Native to the east coast of the U.S., this magnolia flowers white in June in Marietta. Flowers are less numerous than Saucer Magnolia but have a very sweet fragrance. Red seed aggregates appear in late summer. This is a memorial tree.
27. Ohio Buckeye
A native plant and the state tree of Ohio, the flowers of the Ohio Buckeye appear in May-June. This leads to its characteristic nut which is collected by humans as a novelty and by squirrels for food.
This grove of plants is a class memorial. Native to the creek beds of the Alleghenies, Japan and China, Rhododendron is prized for its flowers, which occur in May.
29. Canadian Hemlock
A native of eastern North America, this evergreen is extremely versatile and widely used in landscaping. It can be used in hedges as well as a specimen plant. Some may eventually grow to 100 feet in height. Hemlock leaves and twigs were once used to make a tea which induced sweating. Native Americans used the inner bark to make an ointment for wounds.
30. Eastern Redbud
A native understory tree in the eastern forests of the U.S., its pink flowers appear from the old wood in April. It is also called Judas Tree. According to Biblical legend, Judas Iscariot hanged himself from a Redbud. This is a memorial tree.
31. Black Gum
A native to the eastern U.S., Black Gum is noted for its outstanding and consistent fall red color. Even its lustrous green summer leaves are outstanding. Its wood, which is very strong, was used in colonial times for water pipes.
32. Golden Raintree
A native tree of the Far East, Golden Raintree flowers yellow in midsummer. This plant is not widely planted or known.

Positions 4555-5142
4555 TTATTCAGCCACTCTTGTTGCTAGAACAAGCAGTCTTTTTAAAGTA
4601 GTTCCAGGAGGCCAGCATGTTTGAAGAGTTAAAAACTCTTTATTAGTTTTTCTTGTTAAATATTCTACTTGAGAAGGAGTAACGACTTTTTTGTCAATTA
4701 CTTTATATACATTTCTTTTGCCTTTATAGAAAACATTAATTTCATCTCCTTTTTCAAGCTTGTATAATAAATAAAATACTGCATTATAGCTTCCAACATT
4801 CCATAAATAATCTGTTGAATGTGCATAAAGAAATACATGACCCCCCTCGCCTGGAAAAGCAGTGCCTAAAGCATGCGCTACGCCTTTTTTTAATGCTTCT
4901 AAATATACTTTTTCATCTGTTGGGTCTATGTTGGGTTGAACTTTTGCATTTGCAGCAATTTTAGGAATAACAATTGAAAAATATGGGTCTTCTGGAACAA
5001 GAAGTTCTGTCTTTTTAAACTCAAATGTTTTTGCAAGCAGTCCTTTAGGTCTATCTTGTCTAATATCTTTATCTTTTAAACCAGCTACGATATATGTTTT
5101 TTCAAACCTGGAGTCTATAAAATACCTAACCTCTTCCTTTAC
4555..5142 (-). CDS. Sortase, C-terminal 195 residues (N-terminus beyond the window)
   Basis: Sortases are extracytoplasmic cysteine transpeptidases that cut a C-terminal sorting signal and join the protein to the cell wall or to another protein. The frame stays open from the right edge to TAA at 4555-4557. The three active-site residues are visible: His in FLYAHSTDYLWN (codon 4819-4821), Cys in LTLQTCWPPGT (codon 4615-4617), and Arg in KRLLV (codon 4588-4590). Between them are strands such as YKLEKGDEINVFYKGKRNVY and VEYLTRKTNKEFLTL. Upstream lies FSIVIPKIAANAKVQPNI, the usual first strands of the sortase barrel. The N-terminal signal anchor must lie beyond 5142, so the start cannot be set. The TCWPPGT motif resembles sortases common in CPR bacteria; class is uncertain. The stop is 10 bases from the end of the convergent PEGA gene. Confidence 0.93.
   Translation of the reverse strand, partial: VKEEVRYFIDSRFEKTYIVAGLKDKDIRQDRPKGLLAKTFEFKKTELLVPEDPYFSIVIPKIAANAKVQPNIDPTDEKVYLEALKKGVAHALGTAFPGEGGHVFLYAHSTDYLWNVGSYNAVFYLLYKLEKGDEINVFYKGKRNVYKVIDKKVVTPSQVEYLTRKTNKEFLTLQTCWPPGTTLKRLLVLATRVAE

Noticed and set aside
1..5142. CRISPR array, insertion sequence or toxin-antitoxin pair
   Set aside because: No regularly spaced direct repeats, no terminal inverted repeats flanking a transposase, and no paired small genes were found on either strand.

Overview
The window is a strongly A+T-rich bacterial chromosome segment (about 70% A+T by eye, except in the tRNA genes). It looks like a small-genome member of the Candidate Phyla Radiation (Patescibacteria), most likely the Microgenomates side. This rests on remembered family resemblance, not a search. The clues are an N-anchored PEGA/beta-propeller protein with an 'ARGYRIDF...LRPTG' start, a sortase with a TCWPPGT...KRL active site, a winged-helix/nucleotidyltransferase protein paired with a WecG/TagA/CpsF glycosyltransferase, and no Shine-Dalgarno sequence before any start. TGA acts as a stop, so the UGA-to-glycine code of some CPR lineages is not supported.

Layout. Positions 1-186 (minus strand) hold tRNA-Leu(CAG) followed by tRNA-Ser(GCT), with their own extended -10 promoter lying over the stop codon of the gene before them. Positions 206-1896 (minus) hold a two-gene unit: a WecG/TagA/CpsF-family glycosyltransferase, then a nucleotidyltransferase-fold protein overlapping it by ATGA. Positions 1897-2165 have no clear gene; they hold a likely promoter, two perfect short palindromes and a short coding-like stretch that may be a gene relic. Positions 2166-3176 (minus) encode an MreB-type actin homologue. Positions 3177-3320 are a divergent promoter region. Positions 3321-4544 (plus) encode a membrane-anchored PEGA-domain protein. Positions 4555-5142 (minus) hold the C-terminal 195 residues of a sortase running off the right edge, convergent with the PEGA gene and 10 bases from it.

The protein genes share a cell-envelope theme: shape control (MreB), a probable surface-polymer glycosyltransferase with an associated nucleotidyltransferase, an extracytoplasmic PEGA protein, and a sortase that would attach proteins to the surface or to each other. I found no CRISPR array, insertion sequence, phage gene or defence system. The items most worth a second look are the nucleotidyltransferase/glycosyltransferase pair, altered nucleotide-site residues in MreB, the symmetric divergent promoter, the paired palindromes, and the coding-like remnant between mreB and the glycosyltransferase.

Native of the southern Appalachians, it is best known for its smooth gray beech-like bark and its yellow fall leaves. A yellow dye can be made of the inner wood.
34. Southern Magnolia
An evergreen magnolia native to the southern U.S., its white flowers in May and June are sweet smelling. Red fruit clusters add winter interest.
35. Bradford Pear
Pyrus calleryana, 'Bradford'
A native to China and Korea, Bradford Pear has been widely used in the landscapes of the U.S. White April flowers, shiny green leaves that turn red in fall, and a pyramidal growth habit are some attributes which make the tree so popular.
36. Swamp Oak
A native of the eastern U.S. and Canada, Swamp Oak usually grows best in moist areas. Not a common plant, this tree is a memorial.
37. Scarlet Oak
An eastern U.S. native, this pyramidal shade tree grows similar to Pin Oak with the same red fall color. This tree is a class memorial.
38. American Beech
This native of the eastern U.S. and Canada can grow to be a massive tree. The bark is close-fitting, blue-gray, smooth, thin, and often mottled with dark bands. Its characteristic of hollow limbs makes it a home to much wildlife. The nuts of the tree are edible and good.
39. Weeping Purple Beech